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Clean Energy Changes Life of People in Remote Regions

Chichige, a 26-year-old woman of the Mongolia ethnic group, has never left her home town on pastures in the Inner Mongolia Autonomous Region, north China. But this does not kept her away from pursuing a stylish life.


Recently, she traveled several dozens kilometers to a beauty parlor to dye her black hair blonde. Hair-dyeing is now a fashion pursued by many Chinese urbanites.


On her dresser are various cosmetics: lipstick, mascara, body lotion and hair gel. All these cosmetics are brandname products advertised on China's TV programs.


"She just washed her face with clean water in the past and now she uses cosmetics," said Batu, Chichige's husband. "She learned to do her make-up through TV programs."


However, it is electricity that enables Chichige's family to have access to TV and radio programs, which brings them closer to the outside world and a modern fashionable life.


A total of 500,000 farmers and herdsmen in the Inner Mongolia and Tibet autonomous region in the northern and southwestern China have had access to TV and radio programs since the 1980s, according to the science and technology departments of the two regions. This is ascribed to the development of wind power and solar energy in the two regions.


Chichige's family has installed a wind power generator with a capacity of 200 watts on the roof of their brick-structured house. The family now uses electric lights, ending its long history of burning oil lamps at night.


The TV and radio programs have also brought other noticeable changes to the life of Chichige and her family.


The four-member family has raised more than 300 sheep and a dozen milk cows. They earn more than 30,000 yuan (about US$3,700) a year from selling livestock and mutton.


In the past, Mongols cherished their sheep and cows very much and never sold them. They only culled the livestock when the animals were too old and ate the mutton and beef themselves.


Milk and milk tea used to be the major drinks of the Mongols. Now, Chichige and her family and their peers alike often buy soft drinks and beer.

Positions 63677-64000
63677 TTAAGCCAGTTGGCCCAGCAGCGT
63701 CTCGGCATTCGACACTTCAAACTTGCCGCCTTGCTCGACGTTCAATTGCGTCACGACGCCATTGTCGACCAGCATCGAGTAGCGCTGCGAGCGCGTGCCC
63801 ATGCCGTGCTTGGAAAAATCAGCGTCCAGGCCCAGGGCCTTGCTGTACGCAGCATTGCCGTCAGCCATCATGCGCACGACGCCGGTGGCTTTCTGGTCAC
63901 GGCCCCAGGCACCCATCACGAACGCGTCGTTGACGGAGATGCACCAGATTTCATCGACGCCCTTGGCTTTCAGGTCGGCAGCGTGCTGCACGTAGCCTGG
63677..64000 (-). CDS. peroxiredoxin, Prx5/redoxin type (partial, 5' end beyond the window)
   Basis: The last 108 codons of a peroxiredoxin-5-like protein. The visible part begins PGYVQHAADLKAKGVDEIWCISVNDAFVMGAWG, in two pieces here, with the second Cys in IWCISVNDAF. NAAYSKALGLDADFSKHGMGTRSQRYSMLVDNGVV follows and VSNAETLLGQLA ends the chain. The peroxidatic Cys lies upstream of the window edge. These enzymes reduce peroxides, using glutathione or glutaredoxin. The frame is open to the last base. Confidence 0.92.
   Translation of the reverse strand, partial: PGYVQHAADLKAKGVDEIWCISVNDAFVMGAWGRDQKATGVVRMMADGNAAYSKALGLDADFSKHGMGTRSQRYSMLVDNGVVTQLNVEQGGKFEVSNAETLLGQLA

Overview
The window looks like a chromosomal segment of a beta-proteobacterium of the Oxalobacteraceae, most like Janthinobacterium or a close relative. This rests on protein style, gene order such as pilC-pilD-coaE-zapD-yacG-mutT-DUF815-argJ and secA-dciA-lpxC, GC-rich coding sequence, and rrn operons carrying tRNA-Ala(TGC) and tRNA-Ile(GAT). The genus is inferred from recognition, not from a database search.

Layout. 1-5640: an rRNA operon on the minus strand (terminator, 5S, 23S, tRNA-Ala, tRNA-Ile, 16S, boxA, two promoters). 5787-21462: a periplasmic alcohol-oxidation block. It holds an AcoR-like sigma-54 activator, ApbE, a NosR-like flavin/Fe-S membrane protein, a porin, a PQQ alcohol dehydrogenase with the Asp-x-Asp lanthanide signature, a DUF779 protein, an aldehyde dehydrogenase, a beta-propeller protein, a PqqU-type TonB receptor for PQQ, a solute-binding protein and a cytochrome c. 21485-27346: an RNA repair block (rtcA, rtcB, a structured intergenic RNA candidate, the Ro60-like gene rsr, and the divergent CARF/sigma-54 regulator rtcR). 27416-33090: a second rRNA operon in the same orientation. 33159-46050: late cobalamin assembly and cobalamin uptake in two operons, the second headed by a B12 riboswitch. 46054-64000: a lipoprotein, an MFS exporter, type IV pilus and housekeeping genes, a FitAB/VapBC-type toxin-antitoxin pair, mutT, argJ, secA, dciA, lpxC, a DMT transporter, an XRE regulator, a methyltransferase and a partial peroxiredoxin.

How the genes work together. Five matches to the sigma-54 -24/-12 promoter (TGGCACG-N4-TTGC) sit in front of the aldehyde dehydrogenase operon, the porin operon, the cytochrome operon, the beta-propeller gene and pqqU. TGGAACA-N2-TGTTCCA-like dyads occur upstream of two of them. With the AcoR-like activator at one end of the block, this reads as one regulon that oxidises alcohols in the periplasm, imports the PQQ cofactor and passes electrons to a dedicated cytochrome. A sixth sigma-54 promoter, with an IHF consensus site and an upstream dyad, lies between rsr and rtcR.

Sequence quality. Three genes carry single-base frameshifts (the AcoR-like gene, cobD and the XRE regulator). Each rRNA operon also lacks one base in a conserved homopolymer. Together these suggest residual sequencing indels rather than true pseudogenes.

"We also eat vegetables and fish which we Mongols of the past generations never ate," Chichige said. "We now pay attention to the balance of nutrition."


It is hard for China's power grid to cover all people who live in the vast remote areas of China. Lack of electric power has remained a hurdle that keeps people from shaking off poverty and having access to larges cities's industrial goods.


The Chinese government has exerted great efforts to promote the research and development of wind power and solar energy and encourage the use of clean energy in families in these areas in the past two and a half decades since the 1980s.


As one of the research programs, a wind power and light complementary electricity generating system for household use passed expert appraisal recently. The government also grants subsidies to encourage farmers and herdsmen in remote areas to use clean energy.


Some international organizations, including the Global Environment Facility (GEF), the United Nations Development Program, the World Bank and the Asian Development Bank, have granted support to China's efforts to develop new and recyclable energy resources.


The GEF, for example, has donated US$22 million to develop a solar energy electricity-generating system which can serve 200,000 to 300,000 households in northwestern China.


Currently, China still has more than 30 million households without access to electricity in the western region. The Chinese government plans to enable these households to use electricity in a short period of time in the future by using wind power and photovoltaic technology to generate electricity.


Currently, China boasts 270 million kilowatts of wind power that can be explored, mostly in Inner Mongolia, Xinjiang Uygur Autonomous Region and Gansu Province in northwest China. Xinjiang and Inner Mongolia boast a potential installed capacity of wind power totaling 190 million kilowatts, equal to the installed capacity of ten Three Gorges Projects. The Three Gorges Project is a massive hydraulic power project on the Yangtze, the longest river in China.


Experts estimate that the total solar radiation China receives each year equals to 2,400 billion tons of coal. Two-thirds of China's total land space of 9.6 million sq kms receives sunlight for more than 2,000 hours annually. Some regions like Tibet receive more than 3,000 hours of sunshine annually.


Indeed, while changing the life of people in remote areas, electricity also brings a hard strike to traditions of some ethnic groups in the outlying regions.


Even in the innermost areas of the Inner Mongolia Grassland, ethnic Mongols no longer wear traditional Mongolian long gowns, but jeans and sportwear, and pop songs popular among a growing number of people have eroded the dominant position of the Pastoral Songs of the Mongolia ethnic group. Young herdsmen also leave pastures for cities.


"It has become an urgent task to seek way for protecting, carrying on and developing the pasture culture," said Hao Shiyuan, a research fellow with the Mongolian Culture Research Center of the Chinese Academy of Social Sciences.


(Xinhua News Agency November 23, 2005)


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